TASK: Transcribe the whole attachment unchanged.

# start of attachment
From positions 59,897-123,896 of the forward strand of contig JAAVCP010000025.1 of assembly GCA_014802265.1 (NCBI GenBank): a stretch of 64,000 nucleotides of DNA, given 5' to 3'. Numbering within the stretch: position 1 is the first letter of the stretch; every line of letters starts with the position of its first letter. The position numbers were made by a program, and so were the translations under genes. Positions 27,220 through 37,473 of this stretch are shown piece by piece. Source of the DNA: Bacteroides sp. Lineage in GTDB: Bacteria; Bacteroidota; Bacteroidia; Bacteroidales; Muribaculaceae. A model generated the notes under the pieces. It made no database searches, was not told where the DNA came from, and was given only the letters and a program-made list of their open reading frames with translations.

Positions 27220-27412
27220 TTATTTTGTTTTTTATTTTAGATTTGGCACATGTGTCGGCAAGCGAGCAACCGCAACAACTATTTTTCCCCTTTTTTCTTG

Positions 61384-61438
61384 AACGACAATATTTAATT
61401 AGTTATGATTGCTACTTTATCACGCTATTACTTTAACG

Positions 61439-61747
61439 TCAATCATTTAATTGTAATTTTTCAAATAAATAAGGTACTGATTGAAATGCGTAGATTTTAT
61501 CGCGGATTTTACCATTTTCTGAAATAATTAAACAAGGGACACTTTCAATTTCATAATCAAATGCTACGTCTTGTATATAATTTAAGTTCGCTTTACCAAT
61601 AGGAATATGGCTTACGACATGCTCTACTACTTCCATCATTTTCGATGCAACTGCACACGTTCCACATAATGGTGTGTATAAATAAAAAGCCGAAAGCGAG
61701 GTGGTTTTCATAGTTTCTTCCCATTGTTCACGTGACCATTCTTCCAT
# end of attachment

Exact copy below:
From positions 59,897-123,896 of the forward strand of contig JAAVCP010000025.1 of assembly GCA_014802265.1 (NCBI GenBank): a stretch of 64,000 nucleotides of DNA, given 5' to 3'. Numbering within the stretch: position 1 is the first letter of the stretch; every line of letters starts with the position of its first letter. The position numbers were made by a program, and so were the translations under genes. Positions 27,220 through 37,473 of this stretch are shown piece by piece. Source of the DNA: Bacteroides sp. Lineage in GTDB: Bacteria; Bacteroidota; Bacteroidia; Bacteroidales; Muribaculaceae. A model generated the notes under the pieces. It made no database searches, was not told where the DNA came from, and was given only the letters and a program-made list of their open reading frames with translations.

Positions 27220-27412
27220 TTATTTTGTTTTTTATTTTAGATTTGGCACATGTGTCGGCAAGCGAGCAACCGCAACAACTATTTTTCCCCTTTTTTCTTG

Positions 61384-61438
61384 AACGACAATATTTAATT
61401 AGTTATGATTGCTACTTTATCACGCTATTACTTTAACG

Positions 61439-61747
61439 TCAATCATTTAATTGTAATTTTTCAAATAAATAAGGTACTGATTGAAATGCGTAGATTTTAT
61501 CGCGGATTTTACCATTTTCTGAAATAATTAAACAAGGGACACTTTCAATTTCATAATCAAATGCTACGTCTTGTATATAATTTAAGTTCGCTTTACCAAT
61601 AGGAATATGGCTTACGACATGCTCTACTACTTCCATCATTTTCGATGCAACTGCACACGTTCCACATAATGGTGTGTATAAATAAAAAGCCGAAAGCGAG
61701 GTGGTTTTCATAGTTTCTTCCCATTGTTCACGTGACCATTCTTCCAT